Students from the poorest income group were 13 percent less likely to get into UP than those coming from the richest income group. All other income groups had a lower probability of admission relative to the richest income group, but this gap shrunk as the income group increased. In particular, students coming from the second highest income group were still less likely to be admitted, but only by around 4 percent, relative to the highest income group.
What might then explain this ‘income advantage’? The literature on admissions inequality in other countries points to the mediating effects of family dynamics and early childhood outcomes, cultural and emotional capital, and private tutoring as mechanisms through which the ‘income advantage’ may play out, apart from that which work directly through the quality of education typically received in high schools that wealthier households can afford. For instance, there are various college preparation classes offered by private review centers for senior high school students intending to take university entrance examinations. These review classes, which many low-income students may be unable to afford, could significantly improve the performance of the applicant in UP’s admissions test. Moreover, income may proxy for better quality of nutrition (‘brain foods’, in particular) and an environment more conducive to learning (i.e., having one’s own room, latest gadgets, etc.) only available to students coming from wealthier backgrounds.
Some policy implications Public investments and student support programs
The above results suggest that policies, such as Republic Act 10931, Universal Access to Quality Tertiary Education Act, or the Free Tuition Law, are likely to disproportionately benefit wealthier students. Moreover, the high level of competition to get into UP, given that the ‘demand for admissions’ far exceeds the supply, is likely to persist. Public policies should then address the structural gaps in our educational system.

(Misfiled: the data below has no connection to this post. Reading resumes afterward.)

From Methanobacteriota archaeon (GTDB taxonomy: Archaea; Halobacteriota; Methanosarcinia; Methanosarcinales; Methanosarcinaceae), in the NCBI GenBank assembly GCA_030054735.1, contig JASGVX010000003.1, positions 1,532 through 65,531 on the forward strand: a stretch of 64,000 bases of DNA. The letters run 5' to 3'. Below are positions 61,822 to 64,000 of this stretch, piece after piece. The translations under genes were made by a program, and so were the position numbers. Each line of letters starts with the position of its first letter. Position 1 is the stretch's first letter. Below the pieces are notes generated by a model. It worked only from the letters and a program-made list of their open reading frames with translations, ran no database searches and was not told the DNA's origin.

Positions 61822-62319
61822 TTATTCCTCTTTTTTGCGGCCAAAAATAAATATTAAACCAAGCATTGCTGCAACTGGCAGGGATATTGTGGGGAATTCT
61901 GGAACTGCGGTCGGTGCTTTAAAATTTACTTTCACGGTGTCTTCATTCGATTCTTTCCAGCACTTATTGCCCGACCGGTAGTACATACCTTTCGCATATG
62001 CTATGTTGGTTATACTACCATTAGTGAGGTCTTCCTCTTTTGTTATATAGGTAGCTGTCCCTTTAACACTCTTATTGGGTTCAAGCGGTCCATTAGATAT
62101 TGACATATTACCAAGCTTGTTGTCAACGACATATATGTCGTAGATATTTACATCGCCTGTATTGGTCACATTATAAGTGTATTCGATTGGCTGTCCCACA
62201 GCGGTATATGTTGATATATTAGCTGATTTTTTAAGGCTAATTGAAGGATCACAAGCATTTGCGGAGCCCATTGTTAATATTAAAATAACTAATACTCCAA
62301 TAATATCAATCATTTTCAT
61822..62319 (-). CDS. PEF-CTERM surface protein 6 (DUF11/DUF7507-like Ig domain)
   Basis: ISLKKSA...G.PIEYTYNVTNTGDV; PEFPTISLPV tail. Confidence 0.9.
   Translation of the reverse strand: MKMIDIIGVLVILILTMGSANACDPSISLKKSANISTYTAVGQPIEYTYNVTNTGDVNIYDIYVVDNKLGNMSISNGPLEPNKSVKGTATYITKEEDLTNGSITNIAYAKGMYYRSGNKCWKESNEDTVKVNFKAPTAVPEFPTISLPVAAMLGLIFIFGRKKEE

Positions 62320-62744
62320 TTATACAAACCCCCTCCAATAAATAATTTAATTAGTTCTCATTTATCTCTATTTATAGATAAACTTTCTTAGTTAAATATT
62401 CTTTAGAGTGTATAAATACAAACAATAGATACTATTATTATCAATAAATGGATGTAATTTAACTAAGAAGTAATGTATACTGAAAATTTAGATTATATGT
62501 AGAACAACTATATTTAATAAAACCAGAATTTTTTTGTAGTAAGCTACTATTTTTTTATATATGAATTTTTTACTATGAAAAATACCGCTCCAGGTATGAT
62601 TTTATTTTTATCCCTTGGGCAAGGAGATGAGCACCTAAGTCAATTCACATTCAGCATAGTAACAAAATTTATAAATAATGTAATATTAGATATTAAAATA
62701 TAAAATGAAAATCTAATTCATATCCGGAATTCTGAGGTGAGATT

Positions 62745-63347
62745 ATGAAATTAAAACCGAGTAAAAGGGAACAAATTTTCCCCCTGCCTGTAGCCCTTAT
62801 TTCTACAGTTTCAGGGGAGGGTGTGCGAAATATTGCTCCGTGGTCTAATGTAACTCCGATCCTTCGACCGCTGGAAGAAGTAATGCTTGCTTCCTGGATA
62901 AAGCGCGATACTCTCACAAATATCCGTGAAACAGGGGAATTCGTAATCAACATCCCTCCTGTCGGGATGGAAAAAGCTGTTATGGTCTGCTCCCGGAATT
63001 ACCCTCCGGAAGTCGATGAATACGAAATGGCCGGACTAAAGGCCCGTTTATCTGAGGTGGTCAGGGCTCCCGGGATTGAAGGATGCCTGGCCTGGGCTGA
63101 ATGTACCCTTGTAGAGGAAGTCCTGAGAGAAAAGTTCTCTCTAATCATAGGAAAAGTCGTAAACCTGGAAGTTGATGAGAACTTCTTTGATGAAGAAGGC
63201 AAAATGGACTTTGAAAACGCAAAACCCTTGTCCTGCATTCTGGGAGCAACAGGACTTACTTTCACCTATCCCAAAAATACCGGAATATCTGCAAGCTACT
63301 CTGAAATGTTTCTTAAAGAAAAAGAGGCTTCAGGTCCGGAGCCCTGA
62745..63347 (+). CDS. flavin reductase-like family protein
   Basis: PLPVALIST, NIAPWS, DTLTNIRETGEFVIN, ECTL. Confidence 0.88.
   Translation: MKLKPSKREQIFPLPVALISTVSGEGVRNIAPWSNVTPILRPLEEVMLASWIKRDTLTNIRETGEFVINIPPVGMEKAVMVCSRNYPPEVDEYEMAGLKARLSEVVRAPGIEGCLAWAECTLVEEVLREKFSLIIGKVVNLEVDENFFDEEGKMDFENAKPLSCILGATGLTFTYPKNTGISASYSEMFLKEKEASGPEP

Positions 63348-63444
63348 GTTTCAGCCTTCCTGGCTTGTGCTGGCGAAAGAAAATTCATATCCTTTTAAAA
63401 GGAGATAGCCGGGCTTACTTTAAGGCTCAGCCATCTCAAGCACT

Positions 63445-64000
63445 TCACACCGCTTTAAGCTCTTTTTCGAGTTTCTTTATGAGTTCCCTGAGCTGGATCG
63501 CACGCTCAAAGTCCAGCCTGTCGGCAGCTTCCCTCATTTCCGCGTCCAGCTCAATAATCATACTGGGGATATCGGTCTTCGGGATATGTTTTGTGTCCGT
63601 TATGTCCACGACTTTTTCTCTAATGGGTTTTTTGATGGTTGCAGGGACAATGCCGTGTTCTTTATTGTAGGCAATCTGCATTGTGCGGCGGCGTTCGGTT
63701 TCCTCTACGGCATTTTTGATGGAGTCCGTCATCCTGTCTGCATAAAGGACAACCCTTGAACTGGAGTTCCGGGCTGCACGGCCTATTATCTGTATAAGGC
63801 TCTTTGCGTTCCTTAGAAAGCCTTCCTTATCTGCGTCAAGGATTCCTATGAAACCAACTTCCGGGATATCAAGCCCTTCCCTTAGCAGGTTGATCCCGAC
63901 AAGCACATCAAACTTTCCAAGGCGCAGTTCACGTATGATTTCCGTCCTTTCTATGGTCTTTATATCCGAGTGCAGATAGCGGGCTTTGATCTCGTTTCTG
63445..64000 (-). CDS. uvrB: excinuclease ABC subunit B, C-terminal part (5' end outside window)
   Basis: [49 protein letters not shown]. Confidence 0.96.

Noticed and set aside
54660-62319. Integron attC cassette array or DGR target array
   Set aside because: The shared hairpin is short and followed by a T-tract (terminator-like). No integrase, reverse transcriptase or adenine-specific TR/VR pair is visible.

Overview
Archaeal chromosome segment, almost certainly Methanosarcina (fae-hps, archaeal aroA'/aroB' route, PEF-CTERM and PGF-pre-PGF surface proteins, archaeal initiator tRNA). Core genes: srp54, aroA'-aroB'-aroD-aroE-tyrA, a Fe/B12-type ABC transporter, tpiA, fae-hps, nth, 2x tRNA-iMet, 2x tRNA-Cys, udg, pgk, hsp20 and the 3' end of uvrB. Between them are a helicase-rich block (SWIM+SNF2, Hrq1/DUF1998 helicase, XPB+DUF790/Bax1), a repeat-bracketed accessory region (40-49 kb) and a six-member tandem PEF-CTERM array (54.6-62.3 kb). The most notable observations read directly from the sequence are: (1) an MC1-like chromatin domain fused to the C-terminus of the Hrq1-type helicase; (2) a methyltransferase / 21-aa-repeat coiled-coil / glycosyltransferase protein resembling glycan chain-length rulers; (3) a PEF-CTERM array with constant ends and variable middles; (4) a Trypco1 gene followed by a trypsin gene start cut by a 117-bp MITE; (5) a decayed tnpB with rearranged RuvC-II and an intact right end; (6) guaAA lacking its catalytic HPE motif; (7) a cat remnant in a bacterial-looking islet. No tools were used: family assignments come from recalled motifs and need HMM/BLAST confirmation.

First of these is to address the public-private divide through additional investments in primary and secondary public schools. Early child development interventions beginning in basic education (i.e., kindergarten through grade 6) have yielded benefits in students’ academic achievements, growth and development. Likewise, these manifest in positive effects in academic outcomes as the student progresses to junior and senior high school. To address the glaring disadvantage of students from public vocational and public barrio schools vis-`a-vis students from private schools and science high schools in terms of the probability of admission to UP, leveling the quality of education across various high school types is a significant step in the right direction.
In addition, the government may supplement the existing free tuition policy with better student support at the primary and secondary levels to ensure that those who are financially disadvantaged are accorded equal opportunities to complete secondary education and apply for universities, if they so desire. These supporting mechanisms may come in the form of financial (e.g., scholarships, loans and grants, etc.) and non-financial means (e.g., information campaigns, mentorship programs, free college entrance exam reviews, etc.).
What UP can do
Finally, the University of the Philippines may take concrete steps to further promote inclusivity and ease of access in its admissions to favor students from more disadvantaged backgrounds, while maintaining and even improving its high academic standards and institutional reputation. One such step involves periodically revisiting and recalibrating the Excellence-Equity Admissions System (EEAS) parameters to ensure that competent students from lower-income backgrounds are sufficiently represented in the pool of admitted students. Another step would involve streamlining the application process and at the same time, providing alternative portals or means for submitting application forms to reduce the barriers to application faced by poorer students.